Landscaping Trends That May Go Extinct

Like all fashion trends, landscaping styles come and go—something that can prove troublesome when it comes time to sell your home. Dealing with the master bath’s wallpaper (the one with a motivational saying whose stylish font had such a modern feel 15 years ago) may be an easy fix—but abandoning a formerly trendy rolling barn door room separator can involve a good deal of architectural reengineering.

One recent piece by commentator Lauren Wellbank, a freelance writer with a decade’s experience in the mortgage industry, pointed out some emerging trends in buyers’ preferences when it comes to outdoor spaces. In the same way that interior designers can glance at a listing’s photos and immediately pinpoint when the property’s signature style was last updated, landscaping styles also come and go. In the post-pandemic era, it is expected that some prospective buyers may be spending many more hours working from home. Properties that seem made to order for such post-pandemic lifestyles may earn new acclaim—and the opposite may hold, too.

Landscaping Ideas

Wellbank fears that four previously popular landscaping motifs might find themselves among the endangered:

  • Outdoor Spaces That are “Look Only.” There is a notable trend among younger property owners to shy away from yards that can’t be “relaxed in” or that can’t be utilized. Spaces that are landscaped with herb gardens are in; those dominated by the highly ornamental designs that were popular a few years back, less so.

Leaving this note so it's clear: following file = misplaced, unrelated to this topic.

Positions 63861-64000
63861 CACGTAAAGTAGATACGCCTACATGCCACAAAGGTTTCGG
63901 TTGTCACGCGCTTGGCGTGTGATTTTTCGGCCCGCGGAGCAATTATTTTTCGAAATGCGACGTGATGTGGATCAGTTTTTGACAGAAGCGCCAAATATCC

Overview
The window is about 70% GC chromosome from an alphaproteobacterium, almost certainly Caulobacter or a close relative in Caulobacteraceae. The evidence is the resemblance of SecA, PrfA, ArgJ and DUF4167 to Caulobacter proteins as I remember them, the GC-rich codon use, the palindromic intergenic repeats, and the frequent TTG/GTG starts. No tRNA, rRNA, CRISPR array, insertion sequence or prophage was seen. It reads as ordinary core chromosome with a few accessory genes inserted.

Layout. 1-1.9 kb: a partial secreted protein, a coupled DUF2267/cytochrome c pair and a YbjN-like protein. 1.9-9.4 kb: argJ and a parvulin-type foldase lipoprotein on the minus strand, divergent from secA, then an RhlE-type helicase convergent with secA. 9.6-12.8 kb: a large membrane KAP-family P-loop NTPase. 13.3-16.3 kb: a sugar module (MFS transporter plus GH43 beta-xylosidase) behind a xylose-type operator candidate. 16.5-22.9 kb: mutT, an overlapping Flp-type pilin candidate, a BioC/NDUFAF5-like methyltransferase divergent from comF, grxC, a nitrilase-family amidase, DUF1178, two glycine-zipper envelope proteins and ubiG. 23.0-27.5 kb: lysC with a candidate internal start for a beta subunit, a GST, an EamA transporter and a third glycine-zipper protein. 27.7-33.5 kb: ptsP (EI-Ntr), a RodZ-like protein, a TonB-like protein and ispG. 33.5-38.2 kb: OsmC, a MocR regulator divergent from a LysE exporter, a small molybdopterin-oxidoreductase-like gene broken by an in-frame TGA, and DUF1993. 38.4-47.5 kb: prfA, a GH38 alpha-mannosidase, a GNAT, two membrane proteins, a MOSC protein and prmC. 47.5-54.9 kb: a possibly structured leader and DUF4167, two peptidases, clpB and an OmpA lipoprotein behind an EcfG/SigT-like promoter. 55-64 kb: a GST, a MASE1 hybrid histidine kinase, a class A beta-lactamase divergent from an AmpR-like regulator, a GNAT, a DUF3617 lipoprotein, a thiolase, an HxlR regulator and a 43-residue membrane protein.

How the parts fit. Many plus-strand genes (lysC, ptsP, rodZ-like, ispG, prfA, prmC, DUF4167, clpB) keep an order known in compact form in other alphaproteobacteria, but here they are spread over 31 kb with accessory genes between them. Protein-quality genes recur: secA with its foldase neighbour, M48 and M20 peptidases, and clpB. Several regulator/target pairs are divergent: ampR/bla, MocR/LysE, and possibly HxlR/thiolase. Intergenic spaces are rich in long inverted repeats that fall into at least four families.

• Un-Green Greenery. The trend here is to climate-conscious landscaping—plantings that avoid the need for constant watering and maintenance. Although not universally true, there is also a noticeable shift away from flowering plants that require regular pruning, feeding, and/or spraying. Although author Wellbank doesn’t mention it, this point sounds like earlier decades’ similar fascination with “xeriscaping”—using native plants to minimize irrigation requirements.
  • Formal Gardens. Along the same theme, lower-maintenance gardens have the advantage over their high-maintenance alternatives. One Realtor® is quoted as saying that although people are spending more time at home, “that doesn’t mean we have more time on our hands” (you might add, ‘and knees’).
  • Yards Designed to Impress Others. This, as with the first observation, sees today’s buyers being more concerned with comfort and utility than with the former trend “of square hotel-style furniture…that felt like you were at a fancy nightclub.” Although garden furniture may not be part of a home’s offering, the overall ambiance is an important part of a property’s show-worthiness.

Taking advantage of emerging buyer preferences can sometimes be accomplished easily—but it’s first necessary to be aware of what they are. Call a professional when it’s time to chat about the latest market intelligence from the field!